Friday, December 23, 2022

Review: Terrifying "SMILE" Will Knock That... Smile Off Your Face

TRASH IN MY EYE No. 76 of 2022 (No. 1888) by Leroy Douresseaux

Smile (2022)
Running time:  116 minutes (1 hour, 56 minutes)
MPA – R for strong violent content and grisly images, and language
PRODUCERS:  Marty Bowen, Wyck Godfrey, Isaac Klausner, and Robert Salerno
EDITOR: Elliot Greenberg
COMPOSER: Cristobal Tapia de Veer


Starring:  Sosie Bacon, Jessie T. Usher, Kyle Gallner, Robin Weigert, Caitlin Stasey, Kal Penn, Rob Morgan, Gillian Zinser, Nick Arapoglou, Matthew Lamb, and Dora Kiss

Smile is a 2022 psychological horror film from writer-director Parker Finn, his debut feature film.  Finn based Smile on his 2020 horror short film, Laura Hasn't Slept.  Smile focuses on a psychiatrist who starts having terrifying experiences and witnessing a young woman's bizarre suicide.

Smile introduces Dr. Rose Carter (Sosie Bacon), a clinical psychiatrist.  While working at a psychiatric ward, Rose meets a new patient, a very frightened young woman named Laura Weaver (Caitlin Stasey).  Laura believes that she is cursed because days earlier, she witnessed her art history professor, Gabriel Munoz, die by suicide – using a hammer to bludgeon himself to death.  Now, Laura claims that an entity, which takes the form of smiling people, is haunting her and telling her that she is going to die.  Laura says that it is the same smile that she saw on Munoz's face before he killed himself.

After her encounter with Laura, Rose has a series of bizarre experiences, including one with a troubled patient in the psychiatric ward and another at her nephew's birthday party.  Is Rose's own traumatic past manifesting itself as an entity that vexes her mind and dreams?  Or is some entity haunting her to a gruesome death?

Smile is not the first film to use childhood trauma and the subsequent adult grief and guilt as devices to scare audiences.  [One is 2005's Boogeyman, which is not nearly as scary or as good as Smile.]  Parker Finn plays fast and loose with the genre and is rather tricky.  He makes Dr. Rose Cotter an unreliable narrator, one reason being that she should recognize her symptoms.  Rose has trouble distinguishing between delusions and reality.  Are her troubles a result of a job that exposes her to people with problems, or are her troubles really the result of a curse?  Finn's screenplay keeps us wondering about the truth and about the validity of the curse.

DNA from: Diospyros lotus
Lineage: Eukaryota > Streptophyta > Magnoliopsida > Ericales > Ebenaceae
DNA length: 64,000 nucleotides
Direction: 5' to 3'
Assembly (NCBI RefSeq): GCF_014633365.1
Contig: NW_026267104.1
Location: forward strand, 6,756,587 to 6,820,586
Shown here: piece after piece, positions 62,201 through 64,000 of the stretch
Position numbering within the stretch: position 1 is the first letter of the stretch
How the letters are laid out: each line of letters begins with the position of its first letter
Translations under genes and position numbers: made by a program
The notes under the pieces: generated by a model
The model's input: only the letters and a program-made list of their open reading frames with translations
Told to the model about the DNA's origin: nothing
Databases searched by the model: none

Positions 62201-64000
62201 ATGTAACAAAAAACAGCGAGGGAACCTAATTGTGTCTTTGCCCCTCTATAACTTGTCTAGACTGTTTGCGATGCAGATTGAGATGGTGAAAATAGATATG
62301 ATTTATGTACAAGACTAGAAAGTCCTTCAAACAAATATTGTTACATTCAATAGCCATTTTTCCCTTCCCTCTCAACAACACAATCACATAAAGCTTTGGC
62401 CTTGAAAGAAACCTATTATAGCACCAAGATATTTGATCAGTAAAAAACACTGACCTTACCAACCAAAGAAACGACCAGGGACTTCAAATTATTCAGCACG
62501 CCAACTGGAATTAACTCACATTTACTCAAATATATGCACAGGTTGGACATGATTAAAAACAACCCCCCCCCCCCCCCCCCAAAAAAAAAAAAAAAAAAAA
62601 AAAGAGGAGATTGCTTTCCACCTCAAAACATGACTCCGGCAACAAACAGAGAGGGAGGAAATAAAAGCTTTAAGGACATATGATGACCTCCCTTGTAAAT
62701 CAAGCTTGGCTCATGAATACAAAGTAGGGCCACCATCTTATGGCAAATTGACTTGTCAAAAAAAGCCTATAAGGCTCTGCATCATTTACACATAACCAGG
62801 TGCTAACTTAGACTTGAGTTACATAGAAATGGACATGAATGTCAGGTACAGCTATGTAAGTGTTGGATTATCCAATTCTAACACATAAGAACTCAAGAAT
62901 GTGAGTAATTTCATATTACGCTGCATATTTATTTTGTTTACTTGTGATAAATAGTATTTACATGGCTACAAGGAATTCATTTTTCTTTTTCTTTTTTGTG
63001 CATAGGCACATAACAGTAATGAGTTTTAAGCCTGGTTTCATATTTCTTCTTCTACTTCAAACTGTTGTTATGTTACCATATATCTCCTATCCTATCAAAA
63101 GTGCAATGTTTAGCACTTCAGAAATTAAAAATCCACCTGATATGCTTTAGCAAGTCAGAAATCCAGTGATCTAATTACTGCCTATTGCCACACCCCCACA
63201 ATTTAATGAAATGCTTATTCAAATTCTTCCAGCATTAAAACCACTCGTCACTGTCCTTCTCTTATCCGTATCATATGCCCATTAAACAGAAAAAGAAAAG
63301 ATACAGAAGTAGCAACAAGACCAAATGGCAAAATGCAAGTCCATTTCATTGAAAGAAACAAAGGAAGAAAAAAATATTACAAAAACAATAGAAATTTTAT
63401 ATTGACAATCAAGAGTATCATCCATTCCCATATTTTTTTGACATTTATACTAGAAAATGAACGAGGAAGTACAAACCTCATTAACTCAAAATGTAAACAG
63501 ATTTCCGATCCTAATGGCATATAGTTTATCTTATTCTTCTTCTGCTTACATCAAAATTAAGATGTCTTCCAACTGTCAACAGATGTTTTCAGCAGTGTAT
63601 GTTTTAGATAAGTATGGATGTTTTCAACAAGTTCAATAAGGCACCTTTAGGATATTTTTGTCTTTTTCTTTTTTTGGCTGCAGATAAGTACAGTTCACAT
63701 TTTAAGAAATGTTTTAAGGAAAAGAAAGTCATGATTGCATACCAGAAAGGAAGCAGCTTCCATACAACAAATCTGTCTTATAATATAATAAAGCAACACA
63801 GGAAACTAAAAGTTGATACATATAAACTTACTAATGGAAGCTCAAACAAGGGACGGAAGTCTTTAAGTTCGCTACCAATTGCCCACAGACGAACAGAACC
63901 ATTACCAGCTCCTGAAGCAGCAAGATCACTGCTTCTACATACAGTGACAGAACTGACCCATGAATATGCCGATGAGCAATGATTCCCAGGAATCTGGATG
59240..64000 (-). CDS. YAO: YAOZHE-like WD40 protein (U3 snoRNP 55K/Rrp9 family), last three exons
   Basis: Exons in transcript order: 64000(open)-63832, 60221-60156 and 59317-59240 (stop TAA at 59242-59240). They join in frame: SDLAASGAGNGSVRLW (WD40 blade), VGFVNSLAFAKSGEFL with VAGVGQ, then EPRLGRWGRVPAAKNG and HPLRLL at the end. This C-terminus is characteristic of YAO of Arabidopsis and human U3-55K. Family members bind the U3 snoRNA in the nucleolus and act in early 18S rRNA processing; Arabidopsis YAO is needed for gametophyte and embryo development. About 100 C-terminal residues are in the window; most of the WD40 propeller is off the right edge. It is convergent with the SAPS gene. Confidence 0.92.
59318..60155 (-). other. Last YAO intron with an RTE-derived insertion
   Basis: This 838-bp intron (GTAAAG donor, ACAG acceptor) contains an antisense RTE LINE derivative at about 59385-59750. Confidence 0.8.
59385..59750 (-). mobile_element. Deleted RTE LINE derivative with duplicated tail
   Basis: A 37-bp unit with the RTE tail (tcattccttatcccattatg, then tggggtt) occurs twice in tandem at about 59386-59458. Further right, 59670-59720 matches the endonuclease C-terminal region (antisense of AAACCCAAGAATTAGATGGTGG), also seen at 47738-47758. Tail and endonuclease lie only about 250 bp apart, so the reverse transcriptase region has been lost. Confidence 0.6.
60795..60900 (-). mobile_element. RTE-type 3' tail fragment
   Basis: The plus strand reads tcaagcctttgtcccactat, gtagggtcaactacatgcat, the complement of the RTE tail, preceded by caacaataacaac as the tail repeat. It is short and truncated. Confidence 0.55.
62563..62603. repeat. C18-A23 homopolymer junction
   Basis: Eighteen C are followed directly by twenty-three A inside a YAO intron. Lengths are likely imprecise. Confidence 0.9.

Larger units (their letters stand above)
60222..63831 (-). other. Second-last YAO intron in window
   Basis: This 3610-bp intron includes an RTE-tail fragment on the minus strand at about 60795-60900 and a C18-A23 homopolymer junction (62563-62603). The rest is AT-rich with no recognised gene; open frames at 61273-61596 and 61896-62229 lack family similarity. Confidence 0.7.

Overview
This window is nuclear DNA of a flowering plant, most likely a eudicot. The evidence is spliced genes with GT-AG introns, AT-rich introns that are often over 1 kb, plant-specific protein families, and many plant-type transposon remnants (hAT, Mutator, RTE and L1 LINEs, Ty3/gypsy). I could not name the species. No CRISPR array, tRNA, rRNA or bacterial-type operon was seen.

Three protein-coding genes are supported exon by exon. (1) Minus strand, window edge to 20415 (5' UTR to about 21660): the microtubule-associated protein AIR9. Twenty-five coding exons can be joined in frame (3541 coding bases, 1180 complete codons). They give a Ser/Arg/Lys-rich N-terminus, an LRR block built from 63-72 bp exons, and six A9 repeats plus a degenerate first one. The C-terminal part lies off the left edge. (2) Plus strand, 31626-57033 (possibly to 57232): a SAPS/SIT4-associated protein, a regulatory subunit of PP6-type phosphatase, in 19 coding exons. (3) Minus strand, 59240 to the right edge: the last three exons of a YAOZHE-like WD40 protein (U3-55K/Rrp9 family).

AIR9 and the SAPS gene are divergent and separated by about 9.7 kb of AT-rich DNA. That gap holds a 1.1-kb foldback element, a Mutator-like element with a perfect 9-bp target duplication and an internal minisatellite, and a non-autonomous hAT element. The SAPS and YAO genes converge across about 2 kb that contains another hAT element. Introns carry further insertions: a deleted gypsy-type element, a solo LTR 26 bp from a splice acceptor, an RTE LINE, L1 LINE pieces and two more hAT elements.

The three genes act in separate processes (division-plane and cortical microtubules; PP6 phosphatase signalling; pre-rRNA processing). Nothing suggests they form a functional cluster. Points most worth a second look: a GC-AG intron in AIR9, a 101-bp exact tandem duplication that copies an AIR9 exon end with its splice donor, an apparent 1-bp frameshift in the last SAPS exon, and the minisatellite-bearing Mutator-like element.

Sometime, the film is rather clear that Rose is cursed and that everything else is just to confuse … and scare the viewer.  And I was scared.  Smile is genuinely scary and, at times, terrifying, and Sosie Bacon gives a strong performance as Dr. Rose Cotter, a character that is obviously troubled and traumatized.

The one thing that keeps Smile from being great is the ending, not because of its variations, but because Finn practically telegraphs it halfway through the film.  Although I wouldn't say that Smile is a copy of the buzzed about horror film, It Follows (2014), but Smile follows... it.  I have no problem recommending Smile to viewers that want to be scared out of their wits by a horror movie, but don't want a high body count.  Smile is a really good horror movie – creepy but not slash-film violent.

7 of 10
★★★½ out of 4 stars

Friday, December 23, 2022

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